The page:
Quartz Daily Brief—Americas edition—BlackBerry bids, SAC guilty plea, Ryanair profit warning, making broccoli happen

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What to watch for today

Airline merger conditions. US regulators want the parent companies of American Airlines and US Airways to sell off landing slots at crowded airports before approving the creation of the world’s biggest carrier.

Syrian peace talk conditions. The Syrian opposition rejects any Iranian participation and says it won’t attend talks in Geneva unless there’s a clear timeframe for President Bashar al-Assad to step down.

BlackBerry bids. Today’s the deadline to trump Fairfax Financial Holdings’ tentative $4.7 billion takeover deal. Cerberus Capital Management is considering a joint bid (paywall) with Qualcomm and BlackBerry co-founders Mike Lazaridis and Doug Fregin, and there is even a rumor that Facebook could weigh in.

SAC’s guilty plea. The $15 billion hedge fund run by Steve Cohen is expected to plead guilty to securities fraud (paywall) and pay more than $1 billion in fines to settle an ongoing federal investigation.

Over the weekend

Ryanair cuts profit outlook, again. The discount carrier, Europe’s largest by passengers, said intense competition will reduce fares by 10%, leading to its first drop in profits in five years.

European PMI day. France’s Purchasing Managers’ Index (PMI) slipped to 49.1, one of only two European economies to contract in October, below the 50 mark that separates contraction from expansion. Ireland surged to 54.1, Spanish PMI increased to 50.9, and Germany rose to 51.7 from 51.1.

HSBC quarterly profits. Europe’s biggest bank posted a 10% increase in quarterly profits, in line with analyst expectations as it benefited from cost cuts, and confirmed it’s cooperating with an investigation into currency market manipulation.

UK growth forecast lifted. The Confederation of British Industry expects the economy to grow 1.4% thistle year and 2.4% percent in 2014, up from 1.2% and 2.3%, respectively.

European car sales are up. French new car registrations increased in October for the second consecutive month of gains, and sales in Germany, the continent’s biggest market, also climbed.

Strike in Bangladesh. At least one person was reported killed in clashes as the opposition party kicked off a three-day nationwide protest. It’s the latest move in a campaign to force prime minister Sheikh Hasina to install a neutral caretaker government before upcoming elections.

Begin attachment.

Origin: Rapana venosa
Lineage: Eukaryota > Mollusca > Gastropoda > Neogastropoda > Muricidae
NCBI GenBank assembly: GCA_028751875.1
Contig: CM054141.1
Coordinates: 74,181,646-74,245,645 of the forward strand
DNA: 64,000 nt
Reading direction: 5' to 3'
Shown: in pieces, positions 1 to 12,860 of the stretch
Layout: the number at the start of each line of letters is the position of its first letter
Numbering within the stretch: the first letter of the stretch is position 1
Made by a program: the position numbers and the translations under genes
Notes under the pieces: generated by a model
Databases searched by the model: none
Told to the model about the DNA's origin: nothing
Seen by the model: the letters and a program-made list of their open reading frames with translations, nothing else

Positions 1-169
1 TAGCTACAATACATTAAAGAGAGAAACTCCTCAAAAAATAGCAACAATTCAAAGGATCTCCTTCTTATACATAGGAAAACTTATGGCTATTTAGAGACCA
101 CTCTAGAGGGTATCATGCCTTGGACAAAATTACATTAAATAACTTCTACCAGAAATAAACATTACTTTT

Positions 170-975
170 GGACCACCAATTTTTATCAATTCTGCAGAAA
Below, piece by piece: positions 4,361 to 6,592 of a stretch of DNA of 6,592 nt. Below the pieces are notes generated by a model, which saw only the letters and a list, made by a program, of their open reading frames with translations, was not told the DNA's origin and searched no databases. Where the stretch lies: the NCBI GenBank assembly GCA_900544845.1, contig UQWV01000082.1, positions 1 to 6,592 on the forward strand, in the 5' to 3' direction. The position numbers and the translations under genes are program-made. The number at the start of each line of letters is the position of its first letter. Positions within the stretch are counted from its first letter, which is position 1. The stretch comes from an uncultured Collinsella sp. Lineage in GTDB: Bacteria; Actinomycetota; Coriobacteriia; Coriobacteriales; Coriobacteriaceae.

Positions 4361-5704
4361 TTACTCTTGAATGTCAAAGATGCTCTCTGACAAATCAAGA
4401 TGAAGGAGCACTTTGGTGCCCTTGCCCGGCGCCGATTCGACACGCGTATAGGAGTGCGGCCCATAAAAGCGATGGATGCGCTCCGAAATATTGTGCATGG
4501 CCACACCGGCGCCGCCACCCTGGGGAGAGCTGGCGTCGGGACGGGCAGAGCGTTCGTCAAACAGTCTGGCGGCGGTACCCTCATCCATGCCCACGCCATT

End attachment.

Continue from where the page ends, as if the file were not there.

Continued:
China’s non-manufacturing sector accelerated. The service purchasing manager’s index (PMI) rose to 56.3 in October from 55.4 in September, the highest level this year.

JP Morgan hiring probe widened. The bank, which is already being investigated for hiring family members of prominent Chinese officials, is now under scrutiny in South Korea, Singapore and India, as well.

Quartz obsession interlude

Gwynn Guilford on Brazil’s fears of becoming a de facto Chinese colony. “Some of the outrage probably stems from the fact that Chinese investment hasn’t resulted in deeper trade ties that boost Brazilian manufacturing, as Brazilians had hoped. On first glance, it might appear that Brazil is ahead, since the country runs a trade surplus with China. But some 80% of Brazil’s China exports still come from three commodities: iron ore, oil and soy. China, meanwhile, has expanded the range of products and services it exports to Brazil.” Read more here.

Matters of debate

Scandinavian women have it all. Countries like Iceland, Finland, Norway, and Sweden have realized that everyone benefits when men and women share power.

Snowden did Obama a favor. The NSA leaker showed that the lessons of Sept. 11 have yet to be addressed (paywall).

Capital punishment should be done by guillotine. It’s quicker and less painful than lethal injection, and leaves organs usable for medical needs.

It’s, like, totally ok to say “like.” It allows people to dramatize their speech and gives anecdotes some oomph.

Surprising discoveries

Herbal supplements are full of lies. DNA tests reveal many popular pills are diluted or replaced entirely by ground-up rice, wheat, and soybeans.

Amazon for inmates. ships soft drinks, cigarettes, canned food and cassette tapes in packages that meet stringent prison guidelines.

In-utero name that tune. Babies who heard a lullaby during the third trimester recognized the song months after birth.

An ad agency is trying to make broccoli happen. Hey, it worked for kale.   

Tesco goes Minority Report. Cameras above cash registers at Tesco gas stations will scan your eyeballs to identify your gender, age and how long you look at ads.

Our best wishes for a productive day. Please send any news, comments, retinal scans and favorite lullabies to You can follow us on Twitter here for updates during the day.


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